TABLE 2 Mitigation Level (ML) Temperature T and proximity conditions ML = 3 if (45° C. ≤ T) AND close proximity to body part else ML = 2 if (35° C. ≤ T < 45° C.) AND close proximity to body part else ML = 1 if (30° C. ≤ T < 35° C.) AND close proximity to body part else ML = 0 (T < 30° C.) OR no proximity to body part

For example, if output of the proximity sensor 124 indicates no proximity to a body part of interest (for example, a head or a lap) of a human, then the mitigation manager 114 determines an applicable mitigation level of 0. If output of the proximity sensor 124 indicates proximity to a body part of interest of a human, then the mitigation manager 114 determines the applicable mitigation level based on the output of the thermal sensor 118.

In yet another example, where the apparatus 102 includes the thermal sensor 118 and the cellular modem 134, the mitigation manager 114 may determine the mitigation level as a function of temperature and whether the cellular modem 134 is currently transmitting, as listed in Table 3:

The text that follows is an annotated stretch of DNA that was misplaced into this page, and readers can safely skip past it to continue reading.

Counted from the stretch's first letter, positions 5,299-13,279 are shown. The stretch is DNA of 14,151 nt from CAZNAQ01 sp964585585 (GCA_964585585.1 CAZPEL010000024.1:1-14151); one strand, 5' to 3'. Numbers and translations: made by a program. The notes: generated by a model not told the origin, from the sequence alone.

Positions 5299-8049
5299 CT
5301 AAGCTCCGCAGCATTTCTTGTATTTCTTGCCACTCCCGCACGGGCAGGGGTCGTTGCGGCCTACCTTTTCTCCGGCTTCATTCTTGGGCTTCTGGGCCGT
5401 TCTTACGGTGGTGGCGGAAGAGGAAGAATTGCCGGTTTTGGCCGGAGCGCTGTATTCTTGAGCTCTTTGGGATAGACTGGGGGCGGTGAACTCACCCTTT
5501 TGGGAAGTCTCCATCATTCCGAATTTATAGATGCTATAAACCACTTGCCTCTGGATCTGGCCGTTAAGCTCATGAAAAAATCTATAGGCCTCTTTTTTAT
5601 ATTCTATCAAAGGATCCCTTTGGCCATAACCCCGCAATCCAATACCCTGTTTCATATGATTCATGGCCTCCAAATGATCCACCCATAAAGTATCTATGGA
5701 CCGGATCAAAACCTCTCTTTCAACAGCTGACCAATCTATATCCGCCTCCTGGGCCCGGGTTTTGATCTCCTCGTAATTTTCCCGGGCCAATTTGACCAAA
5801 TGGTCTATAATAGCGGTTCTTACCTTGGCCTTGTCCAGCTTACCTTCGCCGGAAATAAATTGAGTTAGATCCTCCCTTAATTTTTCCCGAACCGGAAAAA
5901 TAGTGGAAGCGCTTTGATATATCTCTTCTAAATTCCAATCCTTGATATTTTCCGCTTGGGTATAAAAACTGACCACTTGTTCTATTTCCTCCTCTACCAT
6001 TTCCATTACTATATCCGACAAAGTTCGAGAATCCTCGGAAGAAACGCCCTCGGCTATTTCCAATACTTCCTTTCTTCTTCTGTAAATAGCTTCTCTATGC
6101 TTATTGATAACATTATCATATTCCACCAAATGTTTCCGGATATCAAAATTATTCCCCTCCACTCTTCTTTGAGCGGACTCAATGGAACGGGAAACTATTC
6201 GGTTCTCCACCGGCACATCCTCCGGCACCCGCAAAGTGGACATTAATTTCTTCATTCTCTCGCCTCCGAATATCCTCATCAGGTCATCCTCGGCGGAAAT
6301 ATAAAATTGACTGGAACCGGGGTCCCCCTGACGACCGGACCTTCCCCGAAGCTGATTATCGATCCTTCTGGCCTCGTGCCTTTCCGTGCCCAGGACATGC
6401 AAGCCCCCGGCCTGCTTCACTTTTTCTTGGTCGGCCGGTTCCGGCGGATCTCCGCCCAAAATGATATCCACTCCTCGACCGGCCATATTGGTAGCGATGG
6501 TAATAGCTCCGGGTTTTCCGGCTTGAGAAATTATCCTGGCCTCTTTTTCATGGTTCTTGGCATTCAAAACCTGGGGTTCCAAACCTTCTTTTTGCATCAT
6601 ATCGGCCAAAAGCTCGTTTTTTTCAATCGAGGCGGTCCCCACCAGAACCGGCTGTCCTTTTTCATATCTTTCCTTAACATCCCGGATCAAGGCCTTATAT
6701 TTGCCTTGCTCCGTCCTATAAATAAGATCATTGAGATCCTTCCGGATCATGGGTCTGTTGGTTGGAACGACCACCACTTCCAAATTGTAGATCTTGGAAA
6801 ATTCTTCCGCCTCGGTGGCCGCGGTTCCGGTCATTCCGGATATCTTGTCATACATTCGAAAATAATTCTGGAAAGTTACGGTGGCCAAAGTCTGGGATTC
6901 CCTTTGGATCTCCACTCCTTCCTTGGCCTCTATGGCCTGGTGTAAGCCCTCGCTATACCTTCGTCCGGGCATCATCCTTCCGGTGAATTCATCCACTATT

TABLE 3 Mitigation Level (ML) Temperature T and Cellular TX on/off conditions ML = 3 if (45° C. ≤ T) AND (cellular TX = on) else ML = 2 if (35° C. ≤ T < 45° C.) AND (cellular TX = on) else ML = 1 if (30° C. ≤ T < 35° C.) AND (cellular TX = on) else ML = 0 (T < 30° C.) OR (cellular TX = on)

In a further example, where the apparatus 102 includes the thermal sensor 118 and the cellular modem 134, the mitigation manager 114 may determine the mitigation level as a function of the cellular transmit power, the cellular duty-cycle, and the temperature, as listed for the case of LTE in Table 4:

TABLE 4 Mitigation Cellular Tx Power P and Cellular Transmit Duty-Cycle D Level (ML) and Temperature T conditions ML = 3 if (21 dBm ≤ P) OR (80% ≤ D) OR (45° C. ≤ T) else ML = 2 if (19 dBm ≤ P < 21 dBm) OR (70% ≤ D < 80%) OR (35° C. ≤ T < 45° C.) else ML = 1 if (15 dBm ≤ P < 19 dBm) OR (50% ≤ D < 70%) OR (30° C. ≤ T < 35° C.) else ML = 0 (P < 15 dBm) AND (D < 50%) AND (T < 30° C.)